Considering Rhinoplasty - Can Nose Bridge Be Narrowed?

I don't like my nose bridge because it's wide. can I have it reduced and if so is there a lot of pain because I know the bones have to be broken.

Doctor Answers 9

Narrowing the Nose

Hi there. Rhinoplasty (nose reshaping surgery) to address a wide nose is a common request. Most likely, an “open rhinoplasty” (where the soft tissues are gently elevated to allow direct access to the tip cartilages) will be required. These tip cartilages are then sculpted and sutured to refine the nasal tip.

You are correct that osteotomies are required to reposition a wide nose closer to the midline.

If you like, please follow the link below. The article on Nasal Analysis contains many diagrams that you may find helpful. This may help guide your conversation with your surgeon.

Hope this is helpful. Best wishes.

San Antonio Facial Plastic Surgeon
4.5 out of 5 stars 13 reviews

Rhinoplasty can narrow nose bridge

The goal for the upper third of the nose during a rhinoplasty procedure is to usually narrow the nasal bones once the hump has been removed. Narrowing the nasal bridge does require osteotomies (breaking the nasal bones). If the osteotomies have been performed correctly there is usually minimal pain. Most patients only take a few pain pills the first week after surgery. A cast will need to be placed across the bridge after the osteotomies are performed. Usually both medial and lateral osteotomies must be performed to narrow a wide bridge.

William Portuese, MD
Seattle Facial Plastic Surgeon
4.8 out of 5 stars 145 reviews

Narrowing bridge of the nose

The bridge of the nose can certainly be narrowed and the fracture of the bones required to complete this is usually only moderately uncomfortable for most patients. In a few patients, this area can be narrowed by "filing" of the bone, but this has to be based on each person's unique facial structure and make up. A board certified plastic surgeon can help you determine what would work best for your face.

Deason Dunagan, MD
Huntsville Plastic Surgeon
4.9 out of 5 stars 12 reviews

It is common to have your nose narrowed with rhinoplasty surgery.

Narrowing your nose with rhinoplasty surgery is common. Osteotomies may need to be performed, and this does not add significant pain to your recovery. Rhinoplasty surgery has very little discomfort during the post-operative period even if your nasal bones need to be in-fractured.

I hope this is helpful for you.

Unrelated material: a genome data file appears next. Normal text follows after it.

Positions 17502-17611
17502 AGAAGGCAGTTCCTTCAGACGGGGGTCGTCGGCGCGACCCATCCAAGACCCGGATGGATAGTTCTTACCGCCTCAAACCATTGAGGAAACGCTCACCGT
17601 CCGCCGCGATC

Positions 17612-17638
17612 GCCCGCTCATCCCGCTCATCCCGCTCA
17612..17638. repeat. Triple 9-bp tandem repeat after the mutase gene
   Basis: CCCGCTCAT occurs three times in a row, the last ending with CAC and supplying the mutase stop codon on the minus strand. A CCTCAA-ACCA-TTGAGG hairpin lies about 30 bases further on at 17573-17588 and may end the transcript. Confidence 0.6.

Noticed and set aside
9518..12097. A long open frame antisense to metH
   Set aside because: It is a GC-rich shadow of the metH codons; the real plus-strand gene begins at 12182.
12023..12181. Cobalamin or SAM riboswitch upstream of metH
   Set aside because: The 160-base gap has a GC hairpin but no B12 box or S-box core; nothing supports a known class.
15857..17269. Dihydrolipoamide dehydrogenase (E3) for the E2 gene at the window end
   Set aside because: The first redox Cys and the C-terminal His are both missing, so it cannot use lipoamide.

Eric M. Joseph, MD
West Orange Facial Plastic Surgeon
4.9 out of 5 stars 421 reviews

Narrowing Nasal Bridge

The nasal bridge is frequently narrowed with rhinoplasty. The nasal bones will be broken, but pain will be minimal. My patients typically take a mild narcotic the night of surgery and tylenol the next day.

Richard W. Fleming, MD
Beverly Hills Facial Plastic Surgeon
4.9 out of 5 stars 39 reviews

Nasal bridge

A wide nasal bridge can be narrowed.  An exam is vital to assess what would need to be done before this is accomplished.

Steven Wallach, MD
New York Plastic Surgeon
4.1 out of 5 stars 29 reviews

Wide nose narrowing.

A rhinoplasty by an experienced rhinoplasty surgeon will narrow the nose and improve your facial balance. It should be almost painless.

Toby Mayer, MD
Beverly Hills Facial Plastic Surgeon
4.8 out of 5 stars 34 reviews

Nose bridge be narrowed

Yes that is an integral part of a rhinoplasty. The nasal bone fractures can narrow the bridge of the nose. Seek in person examinations so to better understand these details. From MIAMI DR. B

Darryl J. Blinski, MD
Miami Plastic Surgeon
4.6 out of 5 stars 174 reviews

Most likely

The bridge can be narrowed in several ways.  Most of the time Osteotomies are needed (breaking of the bones).  If your doctor does not pack your nose, even with the osteotomies, it should not be too painful afterwards although you will see some swelling and bruising from that. 

Shervin Naderi, MD, FACS
Washington DC Facial Plastic Surgeon
5.0 out of 5 stars 109 reviews

These answers are for educational purposes and should not be relied upon as a substitute for medical advice you may receive from your physician. If you have a medical emergency, please call 911. These answers do not constitute or initiate a patient/doctor relationship.